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Extension grows here: Growing our money know-how

LEIGH GUTH
Guest Columnist

To insure or not to insure?
That is the question most everyone is asked when they buy a new phone, computer or any electronic gadget these days. Usually, it is at the checkout counter with little time to ponder the pros and cons. There are five people in line behind you, or you have a 7-year old with you. It doesn’t sound expensive, and you would hate to have this new coveted gadget broken by said 7-year-old. So, you sign on the dotted line.
Insurance is a financial tool that we use to protect ourselves against risk of loss or harm. When deciding whether to purchase any type of insurance, you have five choices:
Do nothing and cross your fingers.
Avoid loss by avoiding risky behaviors or dangerous locations. Examples would be not taking your electronics to the swimming pool, not smoking or giving up skydiving.
Reduce your chance of loss by taking certain actions like wearing safety gear, keeping your computer in a protective case or using a smoke detector at home.
Accept risk knowing that you can afford to pay for a certain amount of loss. Common examples are copayments and deductibles. You agree to pay the set amount of a copayment or deductible, which is less than the total cost of the loss because you can afford that amount.
Transfer the risk by purchasing insurance.
The key concept is deciding how big of a loss you can accept. Keep in mind the large-loss principle when choosing what to insure. Purchase insurance with the size and impact of the loss in mind and not the likelihood of loss. For example, you have lost or damaged several cell phones in the past; it is likely that you will lose or damage this one. The cost to replace a phone is $200. This is not a large loss; therefore, do not purchase insurance but reduce your risk or accept the risk. Take the $8 monthly insurance fee and put that into an emergency fund to help pay for the phone if it is lost or damaged. Over one year, you will have $96 saved for replacing the phone or for other uses.
While many people purchase cell phone insurance, Americans are underinsured when it comes to disability insurance. Apply the large loss principle to your ability to work and make money. It may be unlikely that you become unable to work due to illness or injury. However, if individuals depend on you for income or for caregiving, what would happen to them if you were no longer able to function in that capacity? How much income would they need to replace your lost wages? How much would your family need to pay someone to complete the tasks you do to manage your household? The impact of this loss is high: replacing just $1,200 a month for 18 years would amount to $259,200 in lost income. This is a substantial amount and justifies insurance based on the large-loss principle.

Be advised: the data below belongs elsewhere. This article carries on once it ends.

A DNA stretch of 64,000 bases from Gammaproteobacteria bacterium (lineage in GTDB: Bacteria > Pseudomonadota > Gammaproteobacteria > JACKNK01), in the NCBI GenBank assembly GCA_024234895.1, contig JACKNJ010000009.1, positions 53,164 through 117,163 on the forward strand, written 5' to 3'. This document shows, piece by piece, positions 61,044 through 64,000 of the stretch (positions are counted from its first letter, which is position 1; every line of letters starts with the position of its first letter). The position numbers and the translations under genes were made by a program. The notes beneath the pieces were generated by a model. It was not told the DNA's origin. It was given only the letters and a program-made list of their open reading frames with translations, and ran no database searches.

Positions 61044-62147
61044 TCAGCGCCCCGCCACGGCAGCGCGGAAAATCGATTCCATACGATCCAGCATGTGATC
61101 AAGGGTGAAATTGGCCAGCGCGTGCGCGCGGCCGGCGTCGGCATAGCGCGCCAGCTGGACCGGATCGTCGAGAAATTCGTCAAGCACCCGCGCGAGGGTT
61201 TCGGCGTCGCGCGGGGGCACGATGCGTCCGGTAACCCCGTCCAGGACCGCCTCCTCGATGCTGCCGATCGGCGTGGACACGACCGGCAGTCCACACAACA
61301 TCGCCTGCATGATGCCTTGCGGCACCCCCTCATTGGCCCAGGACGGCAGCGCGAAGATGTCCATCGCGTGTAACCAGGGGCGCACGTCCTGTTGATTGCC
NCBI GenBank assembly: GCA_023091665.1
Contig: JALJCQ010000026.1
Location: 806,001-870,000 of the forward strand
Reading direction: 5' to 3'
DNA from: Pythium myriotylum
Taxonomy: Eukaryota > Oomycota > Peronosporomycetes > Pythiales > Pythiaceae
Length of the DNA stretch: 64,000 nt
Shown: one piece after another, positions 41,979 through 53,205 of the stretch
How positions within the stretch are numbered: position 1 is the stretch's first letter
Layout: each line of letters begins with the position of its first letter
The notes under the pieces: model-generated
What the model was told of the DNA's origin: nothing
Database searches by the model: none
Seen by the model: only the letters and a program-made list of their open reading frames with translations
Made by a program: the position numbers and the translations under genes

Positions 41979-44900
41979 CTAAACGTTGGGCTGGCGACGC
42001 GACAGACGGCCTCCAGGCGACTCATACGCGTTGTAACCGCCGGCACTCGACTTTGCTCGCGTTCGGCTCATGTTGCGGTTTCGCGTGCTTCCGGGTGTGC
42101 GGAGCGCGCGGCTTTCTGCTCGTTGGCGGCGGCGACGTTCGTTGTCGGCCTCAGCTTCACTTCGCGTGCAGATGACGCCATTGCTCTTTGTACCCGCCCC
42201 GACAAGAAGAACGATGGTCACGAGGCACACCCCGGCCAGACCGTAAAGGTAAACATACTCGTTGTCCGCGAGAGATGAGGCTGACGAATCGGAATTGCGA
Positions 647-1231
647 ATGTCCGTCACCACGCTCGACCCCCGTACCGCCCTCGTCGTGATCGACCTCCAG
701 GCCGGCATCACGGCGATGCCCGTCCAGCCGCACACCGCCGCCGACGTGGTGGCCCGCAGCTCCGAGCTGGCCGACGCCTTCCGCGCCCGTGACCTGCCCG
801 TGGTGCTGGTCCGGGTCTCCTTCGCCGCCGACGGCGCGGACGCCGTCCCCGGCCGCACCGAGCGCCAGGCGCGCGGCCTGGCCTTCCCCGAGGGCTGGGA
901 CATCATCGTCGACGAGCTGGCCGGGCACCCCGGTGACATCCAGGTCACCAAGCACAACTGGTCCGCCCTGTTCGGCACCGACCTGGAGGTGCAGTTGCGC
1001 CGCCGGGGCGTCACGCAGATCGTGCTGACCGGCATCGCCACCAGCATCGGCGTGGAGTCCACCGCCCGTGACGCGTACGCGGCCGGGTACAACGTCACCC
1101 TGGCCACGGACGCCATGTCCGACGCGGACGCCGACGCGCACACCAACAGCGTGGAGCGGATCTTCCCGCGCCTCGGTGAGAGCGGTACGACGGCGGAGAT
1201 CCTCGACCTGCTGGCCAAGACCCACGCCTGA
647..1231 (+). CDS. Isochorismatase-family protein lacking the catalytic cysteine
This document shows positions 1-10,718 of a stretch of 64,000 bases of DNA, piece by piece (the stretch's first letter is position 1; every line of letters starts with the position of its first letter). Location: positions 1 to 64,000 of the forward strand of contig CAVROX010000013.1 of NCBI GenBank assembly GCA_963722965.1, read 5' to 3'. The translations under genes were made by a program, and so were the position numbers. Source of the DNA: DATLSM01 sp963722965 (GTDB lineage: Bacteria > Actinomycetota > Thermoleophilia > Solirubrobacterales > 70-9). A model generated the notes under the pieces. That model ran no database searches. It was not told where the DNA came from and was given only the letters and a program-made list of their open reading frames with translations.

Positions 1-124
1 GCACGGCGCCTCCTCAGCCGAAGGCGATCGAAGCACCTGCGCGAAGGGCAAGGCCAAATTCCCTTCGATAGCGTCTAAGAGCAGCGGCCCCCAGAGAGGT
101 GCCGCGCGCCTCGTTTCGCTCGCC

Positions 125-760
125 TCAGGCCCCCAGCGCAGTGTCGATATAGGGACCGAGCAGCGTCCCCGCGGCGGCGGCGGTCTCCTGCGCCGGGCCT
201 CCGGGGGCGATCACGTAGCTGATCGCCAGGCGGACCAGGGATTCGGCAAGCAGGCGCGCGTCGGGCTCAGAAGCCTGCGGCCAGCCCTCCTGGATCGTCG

Based on the concepts of large-loss most people need health/medical, disability, life, property and auto insurance. These types of policies cover the largest losses, which would impact an individual or family. The other potential losses can often be managed by developing an emergency savings account.
Insurance decision-making is just one of the topics that will be covered in the Money Talk for Women classes starting on Tuesdays in April. There are morning and evening classes available. Contact Leigh Guth (704-736-8462704-736-8462) or leigh_guth@ncsu.edu at the Cooperative Extension office in Lincoln County to find out about upcoming classes. Or check these websites for more researched information from Cooperative Extension nationwide: http://www.extension.org/personal_finance.

Leigh Allen Guth is Family and Consumer Science Extension Agent with the NC Cooperative Extension Service.

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